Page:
Fifteen years after the events of Juvenile Liaison (1976), Nick Broomfield and Joan Churchill returned to Blackburn in Lancashire to trace the children they had filmed. Although the premise of returning to subjects is nothing new — Michael Apted‘s Up series had been doing that for years — this was not just a dropping in on old friends but a means of again exploring the legacy of both the scheme and the original film upon the lives of those featured. The result was Juvenile Liaison 2 (1990, 78 mins.), which in a marked change from the original saw Broomfield insert himself prominently into the film. From observing the interrogations he had now become the interrogator.
In all but one case the children, now grown, remained in Blackburn. Glenn, the young boy terrified by the bullish Sergeant Ray, lives in London, stacking shelves in Safeway. Asked about that infamous encounter he admits it had an effect on him in that it kept him out of trouble. Interestingly, fifteen years on, his responses are terse, practically monosyllabic as he stares reflectively beyond the camera. There’s the sense that the first encounter left some traumatic mark. However, there’s little meat for whatever narrative the directors wish to create, and so they move on.
There’s more enlightening interviews with the other children. Some, like Glenn, have left their misdemeanours behind, while others’ lives have been miserable thenceforth. One guy, Russell, is facing prison on twelve counts of burglary. Saddest however is the life of George, the crying boy dragged from his bed by Sergeant Ray. Now thirty and estranged from his family, he clearly has a mental disability and has been receiving psychiatric help for voices.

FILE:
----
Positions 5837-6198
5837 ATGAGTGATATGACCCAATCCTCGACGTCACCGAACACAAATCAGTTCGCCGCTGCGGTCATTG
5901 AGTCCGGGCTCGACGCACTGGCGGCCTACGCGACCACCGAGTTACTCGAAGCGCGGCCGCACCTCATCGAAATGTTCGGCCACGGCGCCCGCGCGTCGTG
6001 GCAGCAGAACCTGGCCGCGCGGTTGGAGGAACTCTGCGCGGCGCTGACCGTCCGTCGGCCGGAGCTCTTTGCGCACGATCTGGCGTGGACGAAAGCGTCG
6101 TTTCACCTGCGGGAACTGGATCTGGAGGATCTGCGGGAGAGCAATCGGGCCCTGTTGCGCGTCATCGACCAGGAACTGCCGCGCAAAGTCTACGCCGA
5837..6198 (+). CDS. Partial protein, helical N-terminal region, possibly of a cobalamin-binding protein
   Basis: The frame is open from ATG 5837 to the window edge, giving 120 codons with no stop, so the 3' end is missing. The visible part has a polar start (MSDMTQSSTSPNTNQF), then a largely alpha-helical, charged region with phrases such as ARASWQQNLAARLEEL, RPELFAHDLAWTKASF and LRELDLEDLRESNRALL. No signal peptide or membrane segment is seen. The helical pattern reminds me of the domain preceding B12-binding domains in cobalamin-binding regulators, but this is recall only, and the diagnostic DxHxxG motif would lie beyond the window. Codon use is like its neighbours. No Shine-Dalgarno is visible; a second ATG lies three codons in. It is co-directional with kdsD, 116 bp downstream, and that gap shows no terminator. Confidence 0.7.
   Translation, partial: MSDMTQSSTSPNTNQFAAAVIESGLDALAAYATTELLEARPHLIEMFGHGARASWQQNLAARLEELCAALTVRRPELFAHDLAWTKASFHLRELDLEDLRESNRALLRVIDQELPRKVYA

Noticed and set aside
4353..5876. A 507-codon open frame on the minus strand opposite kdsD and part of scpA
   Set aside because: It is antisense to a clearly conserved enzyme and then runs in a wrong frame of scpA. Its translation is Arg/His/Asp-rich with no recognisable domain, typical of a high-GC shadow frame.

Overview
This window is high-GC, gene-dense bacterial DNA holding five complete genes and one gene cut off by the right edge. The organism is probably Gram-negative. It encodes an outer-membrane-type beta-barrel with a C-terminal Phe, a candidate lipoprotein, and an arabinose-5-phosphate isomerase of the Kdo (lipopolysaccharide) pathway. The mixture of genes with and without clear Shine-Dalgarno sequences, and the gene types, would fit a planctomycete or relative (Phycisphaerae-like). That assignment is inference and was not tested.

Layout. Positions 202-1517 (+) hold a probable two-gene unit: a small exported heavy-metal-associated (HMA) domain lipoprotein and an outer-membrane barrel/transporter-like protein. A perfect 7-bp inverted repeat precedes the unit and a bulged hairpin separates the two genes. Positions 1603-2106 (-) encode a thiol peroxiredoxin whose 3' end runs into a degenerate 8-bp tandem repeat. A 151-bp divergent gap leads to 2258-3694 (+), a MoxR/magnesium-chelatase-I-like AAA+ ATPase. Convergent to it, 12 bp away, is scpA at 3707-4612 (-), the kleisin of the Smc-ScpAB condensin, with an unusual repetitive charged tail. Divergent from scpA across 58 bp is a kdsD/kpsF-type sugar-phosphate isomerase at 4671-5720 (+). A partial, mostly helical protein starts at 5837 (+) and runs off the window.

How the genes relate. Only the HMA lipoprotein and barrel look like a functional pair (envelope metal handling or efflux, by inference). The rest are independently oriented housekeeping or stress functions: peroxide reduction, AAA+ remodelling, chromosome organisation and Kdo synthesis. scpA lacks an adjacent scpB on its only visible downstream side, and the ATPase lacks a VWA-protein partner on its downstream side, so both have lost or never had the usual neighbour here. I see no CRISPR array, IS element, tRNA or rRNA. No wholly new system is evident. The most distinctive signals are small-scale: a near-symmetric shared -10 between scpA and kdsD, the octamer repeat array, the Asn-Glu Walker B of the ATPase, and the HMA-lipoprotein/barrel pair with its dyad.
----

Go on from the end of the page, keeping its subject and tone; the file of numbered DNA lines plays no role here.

While we meet a number of participants from the first film, there are others that decline to be involved but closure is still given to, what in a narrative, may have constituted loopholes. In one scene we see Broomfield sitting on a hotel bed, microphone strapped to a phone receiver, calling Sergeant Ray. While the policeman, now retired, seems amiable enough to chat, he declines the chance to participate in the film, citing the original’s editing (“It made me look like an ogre, most of the time.”) and how it never showed the pleasant side of the scheme.
As we learn at the beginning, the original film was screened twice — in the House of Commons and also to those filmed — and from there it was banned. The great public debate it was expected to kickstart never happened, becoming only an internal police enquiry that found in its own favour. If there were questions to be asked of officers’ skills or suitability, they were never to be answered. If the film was “unbalanced”, as Ray suggests, can the unseen treats for children really bring parity to the acts shown? Sergeant Ray was seen as leading the way in the juvenile liaison scheme, so what’s shown is that it’s not just questions of individuals actions that are questionable but of the system also.
When it comes to asking those involved to stop looking back and instead to reveal what their futures hold, some have it worked out. Go live in America or buy a house. But there’s the sense that there are some dreams that will never come true. For Russell, with both ambitions and a criminal record, he’s under no illusion as to his future (“I’m a loser. That’s where I’ll go. Down, down, down. I know that for a fact.”). His life is a nightmare from which he will never wake up.